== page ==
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This year unfolded in an unusual fashion with the global pandemic. As events and gatherings were canceled around the world, time also stood still in Bordeaux, France. Usually in late March, a pilgrimage of over 6,000 people, most of whom are wine professionals and journalists, converge on Bordeaux for an early preview tasting of wines that are still resting in barrels. In this case it was the wines from the 2019 vintage. Referred to as en-primeur, this glimpse of quality sets the tone for worldwide interest as scores are assessed and prices are etched in stone soon afterwards. Due to Covid-19, this year’s en-primeur venue in Bordeaux was placed on pause.

 

Of course, I was disappointed that I could not attend this notable event as I had religiously done so for the past 15 years. I reflected on the weather conditions surrounding this vintage. So perhaps it wasn’t terrible that I was missing primeurs this year considering the weather for 2019 was somewhat challenging, In addition, there have been several heralded vintages from Bordeaux over the past decade that were very attractive. Included are 2010, 2015, and 2016 along with the most recent 2018 vintage. In the end, I realized that missing an opportunity to taste these wines might be extremely regrettable.  

 

Under normal circumstance, the only way to taste barrel samples of Bordeaux is to request an invitation and sample them at the chateau. The reasoning behind this is that the chateau prefers to showcase the wine under ideal conditions, as it may be fragile during this early stage of development. Yet, with the pandemic these were anything but normal circumstances and it may be a lost opportunity for owners and consumers alike. In an unprecedented move, some Bordelais who were forward- thinking decided to ship samples of their 2019 vintage in advance for review.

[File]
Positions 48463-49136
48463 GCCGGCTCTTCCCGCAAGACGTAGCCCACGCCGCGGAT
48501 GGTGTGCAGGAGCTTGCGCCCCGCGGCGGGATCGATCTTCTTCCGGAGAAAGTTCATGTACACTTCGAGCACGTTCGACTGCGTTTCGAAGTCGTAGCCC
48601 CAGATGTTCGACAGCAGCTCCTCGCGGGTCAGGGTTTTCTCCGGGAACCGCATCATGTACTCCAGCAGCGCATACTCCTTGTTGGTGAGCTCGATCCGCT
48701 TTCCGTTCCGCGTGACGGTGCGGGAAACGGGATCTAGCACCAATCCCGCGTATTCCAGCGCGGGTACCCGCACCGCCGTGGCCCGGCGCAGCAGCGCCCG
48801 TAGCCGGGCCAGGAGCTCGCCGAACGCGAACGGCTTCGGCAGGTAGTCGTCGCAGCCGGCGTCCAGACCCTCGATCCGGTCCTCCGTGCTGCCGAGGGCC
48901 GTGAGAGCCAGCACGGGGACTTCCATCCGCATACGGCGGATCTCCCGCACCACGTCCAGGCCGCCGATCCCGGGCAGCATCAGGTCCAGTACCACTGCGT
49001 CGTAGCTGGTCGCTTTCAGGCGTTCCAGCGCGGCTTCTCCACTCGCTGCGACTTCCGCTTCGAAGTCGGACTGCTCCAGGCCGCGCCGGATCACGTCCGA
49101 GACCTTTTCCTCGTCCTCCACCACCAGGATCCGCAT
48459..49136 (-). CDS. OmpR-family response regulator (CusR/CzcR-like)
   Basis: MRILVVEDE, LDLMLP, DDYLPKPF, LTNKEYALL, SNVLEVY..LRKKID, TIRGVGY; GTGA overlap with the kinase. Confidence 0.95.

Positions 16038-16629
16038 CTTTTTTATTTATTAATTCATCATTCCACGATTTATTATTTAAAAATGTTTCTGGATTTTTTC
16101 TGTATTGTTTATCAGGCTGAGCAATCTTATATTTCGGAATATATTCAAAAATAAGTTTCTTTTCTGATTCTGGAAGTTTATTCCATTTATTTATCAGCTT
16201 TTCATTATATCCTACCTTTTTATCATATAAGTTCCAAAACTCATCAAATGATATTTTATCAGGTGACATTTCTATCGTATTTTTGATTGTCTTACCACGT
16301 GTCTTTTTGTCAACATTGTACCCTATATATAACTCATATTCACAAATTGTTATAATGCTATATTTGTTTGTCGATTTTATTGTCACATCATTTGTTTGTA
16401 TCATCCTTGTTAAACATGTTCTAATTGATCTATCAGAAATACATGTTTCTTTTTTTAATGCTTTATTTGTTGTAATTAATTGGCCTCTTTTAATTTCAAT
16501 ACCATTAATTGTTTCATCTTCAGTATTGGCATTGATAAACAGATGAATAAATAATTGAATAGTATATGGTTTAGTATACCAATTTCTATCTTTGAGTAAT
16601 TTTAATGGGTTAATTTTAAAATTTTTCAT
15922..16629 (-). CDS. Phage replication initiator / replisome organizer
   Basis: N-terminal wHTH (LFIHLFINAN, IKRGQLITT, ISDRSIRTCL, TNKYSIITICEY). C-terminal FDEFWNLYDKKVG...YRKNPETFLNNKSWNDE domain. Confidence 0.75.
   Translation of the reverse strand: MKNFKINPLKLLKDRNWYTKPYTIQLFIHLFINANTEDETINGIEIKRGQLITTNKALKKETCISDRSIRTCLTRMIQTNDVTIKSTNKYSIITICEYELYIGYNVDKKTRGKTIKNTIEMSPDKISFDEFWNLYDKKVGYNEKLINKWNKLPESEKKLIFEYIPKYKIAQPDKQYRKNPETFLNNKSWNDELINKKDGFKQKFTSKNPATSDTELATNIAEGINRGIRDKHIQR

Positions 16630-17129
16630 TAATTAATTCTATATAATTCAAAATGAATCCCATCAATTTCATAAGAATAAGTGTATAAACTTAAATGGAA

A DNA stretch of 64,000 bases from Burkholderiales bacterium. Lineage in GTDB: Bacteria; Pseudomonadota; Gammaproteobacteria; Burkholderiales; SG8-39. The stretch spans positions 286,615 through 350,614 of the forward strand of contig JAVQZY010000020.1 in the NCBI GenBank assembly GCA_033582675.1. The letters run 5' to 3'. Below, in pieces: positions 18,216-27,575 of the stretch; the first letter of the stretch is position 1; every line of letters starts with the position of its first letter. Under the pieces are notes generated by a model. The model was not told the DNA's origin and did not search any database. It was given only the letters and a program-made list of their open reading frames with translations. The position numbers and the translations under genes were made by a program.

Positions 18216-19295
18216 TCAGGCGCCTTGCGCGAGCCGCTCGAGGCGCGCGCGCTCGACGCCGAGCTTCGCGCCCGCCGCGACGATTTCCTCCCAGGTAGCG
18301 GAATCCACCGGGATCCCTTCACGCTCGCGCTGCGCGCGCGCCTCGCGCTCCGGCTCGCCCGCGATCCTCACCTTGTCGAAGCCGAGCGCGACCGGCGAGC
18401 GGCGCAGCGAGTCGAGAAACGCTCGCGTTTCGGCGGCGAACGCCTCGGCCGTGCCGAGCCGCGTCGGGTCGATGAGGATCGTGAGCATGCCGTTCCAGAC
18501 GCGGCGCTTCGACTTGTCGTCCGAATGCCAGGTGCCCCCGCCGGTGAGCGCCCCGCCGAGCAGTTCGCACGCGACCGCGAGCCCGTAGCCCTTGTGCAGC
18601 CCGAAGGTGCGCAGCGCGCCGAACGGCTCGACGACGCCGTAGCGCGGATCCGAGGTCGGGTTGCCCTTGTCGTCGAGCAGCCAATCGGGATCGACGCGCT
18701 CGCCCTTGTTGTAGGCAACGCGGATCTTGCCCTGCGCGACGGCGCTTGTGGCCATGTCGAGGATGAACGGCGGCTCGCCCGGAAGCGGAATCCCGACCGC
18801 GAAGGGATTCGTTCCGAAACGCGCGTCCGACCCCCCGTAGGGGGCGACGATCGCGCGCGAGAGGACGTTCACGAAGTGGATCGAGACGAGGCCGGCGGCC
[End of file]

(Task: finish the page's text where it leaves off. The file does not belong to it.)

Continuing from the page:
This unprecedented move caught me off guard as I was approached by requests from estates in Bordeaux to sample the 2019’s. I humbly accepted the invitations. In a few instances, as with Chateau Mouton Rothschild, Chateau Cos D’Estournel and Chateau Leoville Poyferre, I had the opportunity to participate in a virtual tasting of the wines together with the technical directors. Afterwards, I assembled the wines together with a group of colleagues and writers in order to evaluate the vintage. Collectively the group had over 150 years of experience tasting wines from Bordeaux. This would confirm or invalidate my own impressions.

 

Before we move too quickly into dissecting the wines, as typically occurs during tastings, let’s begin with an overview of the vintage. The weather in 2019 began with a mild winter followed by a cool, wet spring with a slight decrease in flowering and uneven fruit set.  From June forward there were sunny, hot conditions with vineyards experiencing heat spikes at the end of June and July. Thankfully on July 25th and 26th rain fell, enabling the vines to recover and become refreshed. The temperature in August was close to average with warm days and cool nights that allowed grapes to retain their vibrancy. The middle of September from the 13th to the 17th was hot once again with light rain providing a welcome relief to the vines. Harvest for the whites began near the end of August, while the reds were picked from the end of September through October.